Kettlebell & Bench Press for Nana?

October 27, 2017

 

 

Exercise and age. Should Nana and Granddad be given a set of Kettlebells this Christmas? This blog post has been long overdue as it came about when I interviewed my own parents on their exercise habits over summer. Being the loving (grand)parents they are, we naturally want to have them around for as long as we can. So we started talking Health Coaching for people in the prime of their lives. 

 

We started discussing the negative effects of the dreaded subcutaneous adipose tissue a.k.a. belly fat. It is a strong  indicator of our overall health and tends to increase with age, especially in men. A percentage reduction in waist size has a similar percentage reduction in heart attack risk with men in the USA according to a 2008 Harvard Medical Study. This means that if I drop my belly fat 10%, I drop my risk of a heart attack with 10% as well. Drop your waist line by 50%, reduce your risk of a heart attack by 50%. You get the idea. Know your waist circumference and measure it once a month to track any gain or loss. To measure it, find the skinniest section of your torso, typically right above your belly button. Use a flexible tape measure against your bare skin. A great way to check for a general guideline on the need to loose your belly fat is the Height-to-Waist ratio.

 

 Interestingly enough, what tends to be recommended by your physician might not be the best way to trim your waist line. Ask anybody what their doctor recommends and they will say: "(s)he suggested I should move more". While this is no doubt beneficial for your overall health, it might not be the best way to loose your belly fat.

There are three components of fitness our prime-time age population should focus on to loose this burden of belly fat. Strength training, Flexibility and Cardio. Sure, you should definitely keep doing those long walks. But the more effective way to loose your belly fat is through strength training. We tend to think that we loose our strength because we get older. But because we get older, we typically do less and therefore loose strength. There is no evidence suggesting that elderly will have less benefit from a strength training program than your 21-year-old gym rats. It is however good practice to go and consult your physician before you throw yourself into a vigorous exercise routine if you have not done it for a while. This is true for both 21 year olds and 50+.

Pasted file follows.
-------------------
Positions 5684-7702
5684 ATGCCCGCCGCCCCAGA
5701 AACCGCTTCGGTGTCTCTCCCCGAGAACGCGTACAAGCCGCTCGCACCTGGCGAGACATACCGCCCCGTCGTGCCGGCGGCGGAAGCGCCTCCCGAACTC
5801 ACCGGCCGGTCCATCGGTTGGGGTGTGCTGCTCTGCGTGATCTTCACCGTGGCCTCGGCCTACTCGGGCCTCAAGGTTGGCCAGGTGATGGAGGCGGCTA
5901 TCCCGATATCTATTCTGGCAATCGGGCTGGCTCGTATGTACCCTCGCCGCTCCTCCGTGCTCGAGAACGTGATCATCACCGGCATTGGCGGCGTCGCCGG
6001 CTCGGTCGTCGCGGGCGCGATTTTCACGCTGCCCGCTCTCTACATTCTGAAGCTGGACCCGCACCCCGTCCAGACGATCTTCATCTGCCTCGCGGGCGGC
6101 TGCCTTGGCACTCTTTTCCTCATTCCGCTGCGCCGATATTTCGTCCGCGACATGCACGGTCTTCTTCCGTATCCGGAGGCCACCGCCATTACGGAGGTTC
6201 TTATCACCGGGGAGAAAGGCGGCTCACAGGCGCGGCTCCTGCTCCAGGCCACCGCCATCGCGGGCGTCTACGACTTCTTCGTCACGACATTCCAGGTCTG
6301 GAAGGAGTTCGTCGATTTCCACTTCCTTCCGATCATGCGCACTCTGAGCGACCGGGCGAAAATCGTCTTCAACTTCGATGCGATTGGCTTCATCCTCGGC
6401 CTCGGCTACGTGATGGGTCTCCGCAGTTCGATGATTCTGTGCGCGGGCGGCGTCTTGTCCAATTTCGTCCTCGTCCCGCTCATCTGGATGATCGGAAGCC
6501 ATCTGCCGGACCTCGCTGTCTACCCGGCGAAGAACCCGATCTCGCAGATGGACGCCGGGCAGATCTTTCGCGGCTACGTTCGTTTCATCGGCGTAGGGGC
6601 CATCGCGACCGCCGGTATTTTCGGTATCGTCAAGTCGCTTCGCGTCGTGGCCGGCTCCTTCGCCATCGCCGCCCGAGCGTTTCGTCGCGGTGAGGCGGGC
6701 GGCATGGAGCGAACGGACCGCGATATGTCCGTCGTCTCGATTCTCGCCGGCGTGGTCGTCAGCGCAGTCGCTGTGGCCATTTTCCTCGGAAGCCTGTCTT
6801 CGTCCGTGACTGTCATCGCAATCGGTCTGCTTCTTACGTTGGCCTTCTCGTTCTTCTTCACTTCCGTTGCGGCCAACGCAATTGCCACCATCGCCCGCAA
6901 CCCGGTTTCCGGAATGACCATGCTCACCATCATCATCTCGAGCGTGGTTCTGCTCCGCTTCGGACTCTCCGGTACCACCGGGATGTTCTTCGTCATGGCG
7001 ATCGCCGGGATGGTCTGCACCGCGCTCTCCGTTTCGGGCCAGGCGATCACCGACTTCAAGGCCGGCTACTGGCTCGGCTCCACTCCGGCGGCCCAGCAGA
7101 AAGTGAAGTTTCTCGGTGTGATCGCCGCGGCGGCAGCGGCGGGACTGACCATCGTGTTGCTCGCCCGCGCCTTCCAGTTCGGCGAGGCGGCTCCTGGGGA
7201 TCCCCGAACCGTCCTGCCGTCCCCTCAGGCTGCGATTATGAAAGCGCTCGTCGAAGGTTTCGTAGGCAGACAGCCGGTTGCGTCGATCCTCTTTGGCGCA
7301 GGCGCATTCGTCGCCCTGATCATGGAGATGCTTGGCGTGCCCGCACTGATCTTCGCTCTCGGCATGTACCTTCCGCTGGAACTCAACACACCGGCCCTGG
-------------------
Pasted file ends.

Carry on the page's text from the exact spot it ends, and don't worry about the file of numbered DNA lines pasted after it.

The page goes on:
My dad now proudly said to me that he starts his day with 20 push-ups and that he has better posture during the day because of his work-out routine. He does not know it yet but Santa will have to do some heavy lifting to give my parents their Christmas presents this year. The Kettlebell may be unfamiliar to our prime-time age group but it is an excellent way to build (core) strength and functional fitness. Not being an expert on Kettlebell work-outs, I will also buy him this Kettlebell Workout Challenge. Nana can join in with her lighter version of the Kettlebell as well!

 

 Word of advise, choose high-intensity exercise if you get the go-ahead from your doctor. A study published in 2008 in “Medicine and Science in Sports and Exercise” demonstrated that this form of exercise is most effective at reducing stubborn belly fat. The American Council on Exercise also recommends strengthening your core muscles, back and abdominals, two to three times a week. This won’t cause you to lose belly fat, but it will tone your waistline and help prevent injuries. Happy lifting!

 

P.S. I would love to hear from you. Leave a note in the comment section below. 

 

 

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